If you can, this is the time to get a buddy to help you. Get them to carefully hold the stem of the plant near the soil while while you get the plant out of the pot.

If you’ve got a moss pole that the monstera has attached to, treat it as part of the plant. If you have other supports for the plant and can remove them, do this now.

If it’s a plastic pot, squeeze the sides to help loosen the roots and gently pull the plant (via the stem) out of the pot.

If it’s in a different material pot (the one in the images is ceramic), gently use a shovel or something similar to try and loosen the roots from around the inner edge of the pot.

2 pictures of roots, one with plant still in pot, other with tangled, root bound roots

(If you’ve ever baked and gotten something like brownies stuck to the sides of the pan, this is the same motion to use).

Carefully work your way around the edge of the pot deeper and deeper until the plant releases from the pot.

This step, depending on the pot and how root bound the plant is, will take the longest.

Step 4: Check The Roots and Trim if Necessary

Inspecting the roots while repotting monstera plants is an important step. Ideally, healthy roots are white or light tan and firm to the touch. If you notice any roots that are soft, mushy, or darkly colored, this could be a sign of root rot, which is a serious problem. Dead roots, on the other hand, appear shriveled, dry, and brittle.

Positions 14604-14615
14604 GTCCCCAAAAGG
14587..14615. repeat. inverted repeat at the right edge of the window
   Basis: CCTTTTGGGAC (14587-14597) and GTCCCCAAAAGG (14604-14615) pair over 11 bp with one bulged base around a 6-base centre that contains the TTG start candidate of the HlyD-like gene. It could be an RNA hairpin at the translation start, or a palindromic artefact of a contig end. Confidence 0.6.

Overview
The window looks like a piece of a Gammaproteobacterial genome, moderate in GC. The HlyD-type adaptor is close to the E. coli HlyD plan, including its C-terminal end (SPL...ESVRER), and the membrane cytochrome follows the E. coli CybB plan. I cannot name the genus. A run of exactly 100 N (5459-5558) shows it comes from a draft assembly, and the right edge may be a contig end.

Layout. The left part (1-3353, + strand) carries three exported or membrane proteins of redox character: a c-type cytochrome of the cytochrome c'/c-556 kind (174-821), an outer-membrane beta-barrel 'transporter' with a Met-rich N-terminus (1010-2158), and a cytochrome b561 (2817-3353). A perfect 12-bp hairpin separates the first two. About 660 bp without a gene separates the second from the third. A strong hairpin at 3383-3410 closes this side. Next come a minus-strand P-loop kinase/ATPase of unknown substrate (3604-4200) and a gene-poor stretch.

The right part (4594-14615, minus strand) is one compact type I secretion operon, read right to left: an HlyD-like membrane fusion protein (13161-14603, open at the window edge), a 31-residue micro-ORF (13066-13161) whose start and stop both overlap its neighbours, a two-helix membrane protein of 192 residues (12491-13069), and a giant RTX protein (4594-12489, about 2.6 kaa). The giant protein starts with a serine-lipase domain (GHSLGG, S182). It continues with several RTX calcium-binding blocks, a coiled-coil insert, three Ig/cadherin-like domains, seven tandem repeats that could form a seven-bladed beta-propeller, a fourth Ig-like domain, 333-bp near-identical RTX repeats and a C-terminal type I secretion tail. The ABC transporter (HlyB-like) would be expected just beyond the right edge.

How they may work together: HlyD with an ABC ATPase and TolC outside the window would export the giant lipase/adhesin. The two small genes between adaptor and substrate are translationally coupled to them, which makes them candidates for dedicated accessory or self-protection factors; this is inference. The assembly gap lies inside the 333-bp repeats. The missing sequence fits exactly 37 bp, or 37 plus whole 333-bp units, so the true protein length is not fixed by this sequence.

2 images of a monstera plant having it's roots detangled

To check the roots, gently shake off as much soil as possible, and carefully spread the root system out so you can have a good look. If you see any signs of rot, remove those roots to prevent the rot from spreading. Use clean, sharp pruning shears to cut them away.

Trimming the roots is sometimes necessary, especially if your monstera is severely root-bound (like the one in the images). It’s also important to do if you’re moving it back into the same pot, where it does not have any more space.

However, be careful not to overdo it. A good rule of thumb is to remove no more than 20% of the roots. Always make clean cuts and avoid tearing the roots.

Step 6: Place Your Monstera in the New Pot

With the roots inspected and trimmed, it’s time to move your monstera to its new pot. If you’re using the same pot, add in fresh soil to the bottom (like in step 1).

Very gently, put your monstera in the pot, making sure you get all of the roots inside.

Gently cover the roots with soil, being sure to spread it evenly around all sides and having them fully covered.

Lightly water the plant, then add more soil if necessary. Be careful to not overwater at this stage!

You may be interested in: Signs of an overwatered monstera

Step 7: Final Steps for Transplanting Monsteras

If you had supports for your plant, add those back in or give it new supports depending on how your repotted monstera is looking.

repotting the monstera with a new support pole

Then move your Monstera back to where it normally lives.

Be sure to check on it regularly and test the soil for if it needs more water. If the soil feels soggy to the touch, after a week, remove some of the top soil and replace it with dry soil.

You may notice it drop a few leaves, or not grow any new leaves in the next month to come, but that’s ok! It’s just getting settled in again.

In Summary: How To Repot A Monstera

Repotting a Monstera can seem like a daunting task, but with a little patience and the right tools, you can ensure your plant thrives. Remember to not overly trim the roots and to avoid excessive watering immediately after repotting.

It’s normal for your Monstera to lose a few leaves or halt growth temporarily as it adjusts to the new environment, but with regular care and monitoring, your plant will soon return to its vibrant, growing self again. Good luck and happy planting!

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Looking for information specific to Colorado? Check out Naturalist Perspective!